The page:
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Math Help - Archimedean property

  1. #1
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    Archimedean property

    So there is this statement, claiming that N (Natural numbers) is not bounded above in R, which is really easy to prove, however after proving that they drew a conclusion as I saw in my lecture notes,

    Conclusion; For every epsilon (I will write epsilon as e because I don't know how else to write it) greater than zero there exist n in N with 0<1/n<e

    How did he drew this conclusion from the fact that N is not bounded above in R? From what I understand what this says , for every epsilon in R (that is greater than 0) you can find a natural number n that is bigger than him. Is this logic correct?
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  2. #2
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    Re: Archimedean property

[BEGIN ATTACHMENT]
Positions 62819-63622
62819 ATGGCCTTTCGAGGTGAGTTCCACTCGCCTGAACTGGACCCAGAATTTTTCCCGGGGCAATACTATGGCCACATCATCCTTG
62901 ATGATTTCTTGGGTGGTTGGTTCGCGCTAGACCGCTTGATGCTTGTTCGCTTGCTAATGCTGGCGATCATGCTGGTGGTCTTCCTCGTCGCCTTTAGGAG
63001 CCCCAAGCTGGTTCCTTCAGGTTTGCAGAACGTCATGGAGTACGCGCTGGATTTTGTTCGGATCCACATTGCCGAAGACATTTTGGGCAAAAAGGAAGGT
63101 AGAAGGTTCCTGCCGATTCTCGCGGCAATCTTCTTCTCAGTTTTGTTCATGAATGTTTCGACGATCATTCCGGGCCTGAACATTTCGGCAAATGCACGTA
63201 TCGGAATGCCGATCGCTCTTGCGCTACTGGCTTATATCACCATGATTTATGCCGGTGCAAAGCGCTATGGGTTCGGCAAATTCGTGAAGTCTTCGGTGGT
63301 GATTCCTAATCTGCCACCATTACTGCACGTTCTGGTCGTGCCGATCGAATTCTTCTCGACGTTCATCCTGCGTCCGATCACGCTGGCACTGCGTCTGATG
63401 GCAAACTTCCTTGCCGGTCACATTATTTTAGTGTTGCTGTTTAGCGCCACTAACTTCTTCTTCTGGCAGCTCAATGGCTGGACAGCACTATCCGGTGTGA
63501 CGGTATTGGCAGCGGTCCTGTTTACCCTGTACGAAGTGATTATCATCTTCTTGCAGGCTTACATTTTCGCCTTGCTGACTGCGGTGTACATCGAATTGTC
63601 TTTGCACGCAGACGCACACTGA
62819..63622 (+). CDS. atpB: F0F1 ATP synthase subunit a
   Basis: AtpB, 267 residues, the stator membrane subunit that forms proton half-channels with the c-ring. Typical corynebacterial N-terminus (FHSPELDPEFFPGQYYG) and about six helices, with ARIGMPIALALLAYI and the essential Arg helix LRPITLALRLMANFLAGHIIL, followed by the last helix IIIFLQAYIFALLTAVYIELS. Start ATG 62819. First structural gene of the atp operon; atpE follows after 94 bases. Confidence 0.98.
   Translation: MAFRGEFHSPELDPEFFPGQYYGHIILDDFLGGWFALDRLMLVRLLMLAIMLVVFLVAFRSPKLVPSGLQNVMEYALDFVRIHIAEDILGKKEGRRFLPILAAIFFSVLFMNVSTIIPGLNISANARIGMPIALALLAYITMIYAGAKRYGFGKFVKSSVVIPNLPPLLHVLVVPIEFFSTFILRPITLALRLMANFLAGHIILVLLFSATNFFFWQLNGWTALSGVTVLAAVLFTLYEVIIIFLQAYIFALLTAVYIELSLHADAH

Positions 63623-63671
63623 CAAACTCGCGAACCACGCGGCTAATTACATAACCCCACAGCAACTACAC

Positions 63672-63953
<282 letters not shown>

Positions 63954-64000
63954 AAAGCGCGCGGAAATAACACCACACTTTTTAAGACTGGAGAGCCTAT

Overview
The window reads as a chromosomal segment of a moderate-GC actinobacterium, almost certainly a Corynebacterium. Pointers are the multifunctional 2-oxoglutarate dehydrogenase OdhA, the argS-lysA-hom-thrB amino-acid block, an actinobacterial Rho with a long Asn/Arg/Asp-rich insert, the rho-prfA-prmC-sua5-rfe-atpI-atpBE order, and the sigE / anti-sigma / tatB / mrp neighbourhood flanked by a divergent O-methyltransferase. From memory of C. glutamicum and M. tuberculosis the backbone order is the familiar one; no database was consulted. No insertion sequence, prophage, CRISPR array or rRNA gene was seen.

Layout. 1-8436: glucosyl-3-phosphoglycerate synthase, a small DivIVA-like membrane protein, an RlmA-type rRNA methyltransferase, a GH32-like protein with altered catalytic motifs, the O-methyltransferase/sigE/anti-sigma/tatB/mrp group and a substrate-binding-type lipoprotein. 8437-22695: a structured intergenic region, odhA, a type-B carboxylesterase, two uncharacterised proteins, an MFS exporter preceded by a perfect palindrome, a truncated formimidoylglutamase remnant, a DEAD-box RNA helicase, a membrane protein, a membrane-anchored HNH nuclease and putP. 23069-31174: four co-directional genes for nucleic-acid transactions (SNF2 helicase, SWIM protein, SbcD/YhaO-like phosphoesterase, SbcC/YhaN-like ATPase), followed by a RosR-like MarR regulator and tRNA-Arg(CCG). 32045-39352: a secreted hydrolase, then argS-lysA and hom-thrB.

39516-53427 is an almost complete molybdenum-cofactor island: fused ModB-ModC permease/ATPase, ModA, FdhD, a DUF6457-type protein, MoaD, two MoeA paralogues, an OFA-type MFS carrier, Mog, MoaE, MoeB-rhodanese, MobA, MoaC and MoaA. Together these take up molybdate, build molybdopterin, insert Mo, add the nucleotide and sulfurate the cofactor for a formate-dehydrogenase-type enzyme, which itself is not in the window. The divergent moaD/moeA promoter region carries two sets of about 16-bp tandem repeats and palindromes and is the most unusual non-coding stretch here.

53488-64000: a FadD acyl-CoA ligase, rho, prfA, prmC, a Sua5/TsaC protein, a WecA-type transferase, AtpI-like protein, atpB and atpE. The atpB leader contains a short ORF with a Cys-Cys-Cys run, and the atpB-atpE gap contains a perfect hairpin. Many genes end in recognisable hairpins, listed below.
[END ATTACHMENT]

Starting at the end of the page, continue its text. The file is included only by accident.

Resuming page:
Quote Originally Posted by davidciprut View Post
    Conclusion; For every epsilon (I will write epsilon as e because I don't know how else to write it) greater than zero there exist n in N with 0<1/n<e How did he drew this conclusion from the fact that N is not bounded above in R?
    Using LaTeX you can enter [TEX]\forall\varepsilon>0 [/TEX] gives \forall\varepsilon>0

    If \mathbb{N} is not bounded above then \frac{1}{\varepsilon} is not an upper bound.
    So \exists n\in\mathbb{N} such that n>\frac{1}{\varepsilon} . Can you see how it works?
    Last edited by Plato; January 31st 2014 at 12:25 PM.
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